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The Spokesman-Review Newspaper The Spokesman-Review

Sunday, April 5, 2020  Spokane, Washington  Est. May 19, 1883
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News >  Spokane

High-Tech Traffic Snoops Put On Hold Photo Red, Photo Radar Systems Need Computer Link

Spokane drivers who race down streets or through red lights won’t be caught on camera anytime soon.

Photo red and photo radar programs were supposed to be in place this summer. But delays have pushed the start dates back to early next year for the radar system and at least spring for the red light system.

Plans to issue traffic tickets to speeders and red light runners based on photographs are on hold while the city waits for access to state Department of Licensing records.

Right now, the city can’t access DOL computer systems that link the registered owner of a car to driver’s license records, said Lt. Glenn Winkey of the Spokane Police Department.

The city plans to use the information on driver’s licenses - eyes, hair, weight, height, sex - to make sure the driver pictured in the photograph is the car’s owner.

The state computer programmers won’t have time to create remote access to the records until early next year, Winkey said. “We were hoping they could put that on the fast track. But they can’t get that done.”

The aim of the two systems is to catch more traffic violators and free police officers for other duties.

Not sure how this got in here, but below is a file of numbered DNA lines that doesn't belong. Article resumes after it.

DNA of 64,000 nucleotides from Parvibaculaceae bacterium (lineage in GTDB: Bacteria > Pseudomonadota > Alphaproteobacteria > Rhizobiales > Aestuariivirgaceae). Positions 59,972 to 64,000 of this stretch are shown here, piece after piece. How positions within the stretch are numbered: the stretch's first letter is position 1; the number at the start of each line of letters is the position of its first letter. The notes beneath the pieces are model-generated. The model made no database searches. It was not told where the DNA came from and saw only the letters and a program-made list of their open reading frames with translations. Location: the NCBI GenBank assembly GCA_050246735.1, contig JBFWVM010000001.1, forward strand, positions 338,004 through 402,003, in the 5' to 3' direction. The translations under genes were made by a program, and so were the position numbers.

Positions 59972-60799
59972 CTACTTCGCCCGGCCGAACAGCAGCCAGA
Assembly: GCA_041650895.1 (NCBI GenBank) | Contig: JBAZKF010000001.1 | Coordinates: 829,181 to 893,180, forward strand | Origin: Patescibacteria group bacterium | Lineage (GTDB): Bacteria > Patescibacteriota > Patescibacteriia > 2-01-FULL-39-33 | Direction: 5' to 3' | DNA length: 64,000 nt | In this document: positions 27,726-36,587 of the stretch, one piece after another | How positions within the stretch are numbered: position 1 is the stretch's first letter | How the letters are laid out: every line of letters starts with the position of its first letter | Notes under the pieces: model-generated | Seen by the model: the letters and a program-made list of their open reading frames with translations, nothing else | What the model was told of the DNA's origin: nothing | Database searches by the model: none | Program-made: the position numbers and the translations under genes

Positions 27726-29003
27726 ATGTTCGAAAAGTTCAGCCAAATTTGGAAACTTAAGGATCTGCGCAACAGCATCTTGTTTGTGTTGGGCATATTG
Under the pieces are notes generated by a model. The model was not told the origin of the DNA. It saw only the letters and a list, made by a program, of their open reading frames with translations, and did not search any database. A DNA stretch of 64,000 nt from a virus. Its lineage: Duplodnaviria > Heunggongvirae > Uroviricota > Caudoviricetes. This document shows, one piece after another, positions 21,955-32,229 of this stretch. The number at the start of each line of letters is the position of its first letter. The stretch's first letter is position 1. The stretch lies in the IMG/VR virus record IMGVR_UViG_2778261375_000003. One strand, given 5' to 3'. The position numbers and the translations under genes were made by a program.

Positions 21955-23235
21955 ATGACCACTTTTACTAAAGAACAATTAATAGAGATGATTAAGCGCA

Photo radar likely will be in place months before photo red, Winkey said. Court challenges are sure to follow the first few tickets issued under the systems, especially since Spokane would be the first city in Washington to try them.

Clark County also plans to put the systems in place.

“I’m sure there are attorneys lining up” to fight the citations, Winkey said.

Photo red is far more expensive than photo radar since intersections must be torn up to put the traffic-light monitoring equipment in place. City officials and representatives from United States Public Technology - the company that owns the equipment for both systems - want to see how the photo radar tickets do in court before investing money in construction.

Neither system costs taxpayers money. Instead, the company gets a cut when the offender pays the fine.

, DataTimes MEMO: This sidebar appeared with the story: How they work Photo radar: A camera in a van takes a snapshot of any driver exceeding the speed limit by at least 11 mph. The picture also shows the car’s license plate. Data recorded on the photograph include the car’s speed and location. An officer sits nearby in a van taking notes about the violation. Photo red: A camera photographs any car entering the intersection after the light has turned red. The camera takes a picture of the driver, the car’s license plate and the traffic light. Data on the photograph include the car’s speed and the length of time the light had been red.

This sidebar appeared with the story: How they work Photo radar: A camera in a van takes a snapshot of any driver exceeding the speed limit by at least 11 mph. The picture also shows the car’s license plate. Data recorded on the photograph include the car’s speed and location. An officer sits nearby in a van taking notes about the violation. Photo red: A camera photographs any car entering the intersection after the light has turned red. The camera takes a picture of the driver, the car’s license plate and the traffic light. Data on the photograph include the car’s speed and the length of time the light had been red.

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